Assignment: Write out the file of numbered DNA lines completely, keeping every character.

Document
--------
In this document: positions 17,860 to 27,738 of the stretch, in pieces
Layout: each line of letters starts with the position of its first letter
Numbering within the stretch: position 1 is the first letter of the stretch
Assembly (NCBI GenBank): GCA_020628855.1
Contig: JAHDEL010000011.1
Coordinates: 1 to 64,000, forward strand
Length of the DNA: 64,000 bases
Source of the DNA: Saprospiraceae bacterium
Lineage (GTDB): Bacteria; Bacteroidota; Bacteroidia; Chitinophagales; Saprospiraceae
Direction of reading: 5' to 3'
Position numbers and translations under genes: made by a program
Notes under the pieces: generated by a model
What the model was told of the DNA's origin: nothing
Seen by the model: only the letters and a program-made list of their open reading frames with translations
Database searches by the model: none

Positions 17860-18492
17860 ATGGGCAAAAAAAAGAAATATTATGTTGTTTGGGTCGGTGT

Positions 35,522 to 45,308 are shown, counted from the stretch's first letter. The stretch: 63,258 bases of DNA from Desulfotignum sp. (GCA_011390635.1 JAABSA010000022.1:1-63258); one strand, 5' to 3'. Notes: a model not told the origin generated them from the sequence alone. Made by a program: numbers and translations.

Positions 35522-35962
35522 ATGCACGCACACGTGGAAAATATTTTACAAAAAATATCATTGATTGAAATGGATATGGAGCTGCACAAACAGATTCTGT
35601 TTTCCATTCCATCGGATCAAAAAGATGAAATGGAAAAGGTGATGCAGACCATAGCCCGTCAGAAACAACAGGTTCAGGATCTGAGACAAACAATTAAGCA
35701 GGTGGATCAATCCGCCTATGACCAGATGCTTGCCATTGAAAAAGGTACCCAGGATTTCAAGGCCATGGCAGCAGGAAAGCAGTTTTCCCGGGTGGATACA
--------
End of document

In this document: positions 17,860 to 27,738 of the stretch, in pieces
Layout: each line of letters starts with the position of its first letter
Numbering within the stretch: position 1 is the first letter of the stretch
Assembly (NCBI GenBank): GCA_020628855.1
Contig: JAHDEL010000011.1
Coordinates: 1 to 64,000, forward strand
Length of the DNA: 64,000 bases
Source of the DNA: Saprospiraceae bacterium
Lineage (GTDB): Bacteria; Bacteroidota; Bacteroidia; Chitinophagales; Saprospiraceae
Direction of reading: 5' to 3'
Position numbers and translations under genes: made by a program
Notes under the pieces: generated by a model
What the model was told of the DNA's origin: nothing
Seen by the model: only the letters and a program-made list of their open reading frames with translations
Database searches by the model: none

Positions 17860-18492
17860 ATGGGCAAAAAAAAGAAATATTATGTTGTTTGGGTCGGTGT

Positions 35,522 to 45,308 are shown, counted from the stretch's first letter. The stretch: 63,258 bases of DNA from Desulfotignum sp. (GCA_011390635.1 JAABSA010000022.1:1-63258); one strand, 5' to 3'. Notes: a model not told the origin generated them from the sequence alone. Made by a program: numbers and translations.

Positions 35522-35962
35522 ATGCACGCACACGTGGAAAATATTTTACAAAAAATATCATTGATTGAAATGGATATGGAGCTGCACAAACAGATTCTGT
35601 TTTCCATTCCATCGGATCAAAAAGATGAAATGGAAAAGGTGATGCAGACCATAGCCCGTCAGAAACAACAGGTTCAGGATCTGAGACAAACAATTAAGCA
35701 GGTGGATCAATCCGCCTATGACCAGATGCTTGCCATTGAAAAAGGTACCCAGGATTTCAAGGCCATGGCAGCAGGAAAGCAGTTTTCCCGGGTGGATACA